W3C Ignites Developer Participation in Web Standards Process

 
 
By Darryl K. Taft  |  Posted 2011-08-16 Email Print this article Print
 
 
 
 
 
 
 

The World Wide Web Consortium (W3C) has announced new measures to enable developers to get involved in the web standardization process.

The World Wide Web Consortium has announced a new agile track for developers and businesses to create Web technology within W3C's international community of experts.

The move is an effort to support the rapid evolution of Web technology, W3C officiails said, Because innovation can come from organizations as well as individuals, W3C has designed W3C Community Groups to promote diverse participation: Anyone may propose a group, and groups start quickly as soon as there is a small measure of peer support.

Moreover, there are no fees to participate and active groups may work indefinitely. Lightweight participation policies let groups decide most aspects of how they work. The larger community benefits from specifications available under royalty-free patent terms and permissive copyright.

"Innovation and standardization build on each other," said Jeff Jaffe, W3C CEO, in a statement. "The stable Web platform provided by W3C has always encouraged innovation. As the pace of innovation accelerates and more industries embrace W3C's Open Web Platform, Community Groups will accelerate incorporation of innovative technologies into the Web."

With the launch of Community Groups, W3C now offers a smooth path from innovation to open standardization to recognition as an ISO/IEC International Standard. W3C's goals differ at each of these complementary stages, but they all contribute to the organization's mission of developing interoperable standards to ensure the long-term growth of the Web.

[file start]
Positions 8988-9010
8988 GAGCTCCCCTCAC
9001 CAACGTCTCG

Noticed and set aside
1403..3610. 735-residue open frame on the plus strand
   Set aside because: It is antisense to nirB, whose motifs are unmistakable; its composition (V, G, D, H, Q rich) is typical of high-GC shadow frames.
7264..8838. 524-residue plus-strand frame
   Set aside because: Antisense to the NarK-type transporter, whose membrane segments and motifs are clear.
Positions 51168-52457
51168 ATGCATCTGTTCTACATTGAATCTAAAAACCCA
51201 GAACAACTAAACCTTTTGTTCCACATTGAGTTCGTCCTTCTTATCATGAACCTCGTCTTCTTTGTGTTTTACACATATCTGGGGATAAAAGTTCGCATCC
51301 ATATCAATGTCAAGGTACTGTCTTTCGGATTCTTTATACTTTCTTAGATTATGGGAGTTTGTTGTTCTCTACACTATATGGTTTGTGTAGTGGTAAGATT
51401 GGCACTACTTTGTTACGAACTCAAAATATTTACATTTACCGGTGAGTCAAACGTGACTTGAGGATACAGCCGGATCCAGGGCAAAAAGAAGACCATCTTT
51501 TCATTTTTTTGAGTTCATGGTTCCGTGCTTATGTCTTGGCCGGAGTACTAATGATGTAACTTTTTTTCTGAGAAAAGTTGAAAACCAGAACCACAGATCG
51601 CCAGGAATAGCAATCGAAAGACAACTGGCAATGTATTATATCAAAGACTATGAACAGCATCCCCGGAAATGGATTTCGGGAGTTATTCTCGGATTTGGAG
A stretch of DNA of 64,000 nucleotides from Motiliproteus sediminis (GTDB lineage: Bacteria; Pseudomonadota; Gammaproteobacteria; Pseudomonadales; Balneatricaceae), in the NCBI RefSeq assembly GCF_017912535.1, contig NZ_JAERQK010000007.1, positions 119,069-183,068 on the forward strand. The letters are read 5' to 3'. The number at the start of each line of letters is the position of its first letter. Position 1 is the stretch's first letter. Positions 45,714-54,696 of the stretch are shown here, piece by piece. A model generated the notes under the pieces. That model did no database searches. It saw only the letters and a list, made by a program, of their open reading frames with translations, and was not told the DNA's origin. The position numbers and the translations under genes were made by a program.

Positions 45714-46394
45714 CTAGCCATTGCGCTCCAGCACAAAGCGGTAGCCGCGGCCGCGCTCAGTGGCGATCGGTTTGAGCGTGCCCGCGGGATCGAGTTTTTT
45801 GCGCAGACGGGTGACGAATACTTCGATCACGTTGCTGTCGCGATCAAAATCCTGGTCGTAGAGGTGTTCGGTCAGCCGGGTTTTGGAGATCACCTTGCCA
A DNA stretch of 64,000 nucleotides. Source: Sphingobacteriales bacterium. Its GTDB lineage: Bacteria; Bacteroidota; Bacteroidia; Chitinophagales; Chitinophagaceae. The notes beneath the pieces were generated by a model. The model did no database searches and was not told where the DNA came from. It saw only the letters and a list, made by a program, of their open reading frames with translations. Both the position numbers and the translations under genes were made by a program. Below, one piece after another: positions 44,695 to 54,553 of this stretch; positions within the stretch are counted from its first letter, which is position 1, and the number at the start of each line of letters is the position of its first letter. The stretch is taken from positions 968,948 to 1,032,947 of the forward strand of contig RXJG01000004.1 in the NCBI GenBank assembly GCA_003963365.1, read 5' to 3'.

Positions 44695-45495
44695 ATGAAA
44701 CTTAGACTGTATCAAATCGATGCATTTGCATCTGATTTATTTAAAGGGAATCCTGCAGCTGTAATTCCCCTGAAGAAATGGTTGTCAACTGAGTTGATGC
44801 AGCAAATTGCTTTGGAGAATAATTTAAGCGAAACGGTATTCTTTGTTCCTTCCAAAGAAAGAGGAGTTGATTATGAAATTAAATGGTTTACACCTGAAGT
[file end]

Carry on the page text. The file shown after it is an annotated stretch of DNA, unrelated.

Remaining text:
The W3C, like many standards bodies, has had a reputation for slogging through specifications and taking a long time to get certain ones approved. In the Web era, this is not possible, observers say.

Meanwhile, also on Aug. 16, the W3C announced the launch of Business Groups, which provide W3C members and non-members a vendor-neutral forum for the development of market-specific technologies and the means to have an impact on the direction of Web standards. W3C staff work with Business Groups to help them achieve their goals and to provide connectivity among groups with shared interests. For instance, a Business Group might compile industry-specific requirements or use cases as input to a W3C Working Group.

"W3C is now open for crowd-sourcing the development of Web technology," said Harry Halpin, W3C's community development lead, in a statement. "Through these groups, people can reach influential companies, research groups,and government agencies. Developers can propose ideas to the extensive W3C social network, and in a matter of minutes start to build mindshare using W3C's collaborative tools or their own. Creating a Community or Business Group doesn't mean giving up an existing identity; it means having an easier time promoting community-driven work for future standardization."

The first groups to launch reflect a varied set of interests. W3C announced eight Community Groups:

and one Business Group:

 

 
 
 
 
Darryl K. Taft covers the development tools and developer-related issues beat from his office in Baltimore. He has more than 10 years of experience in the business and is always looking for the next scoop. Taft is a member of the Association for Computing Machinery (ACM) and was named 'one of the most active middleware reporters in the world' by The Middleware Co. He also has his own card in the 'Who's Who in Enterprise Java' deck.
 
 
 
 
 
 
 

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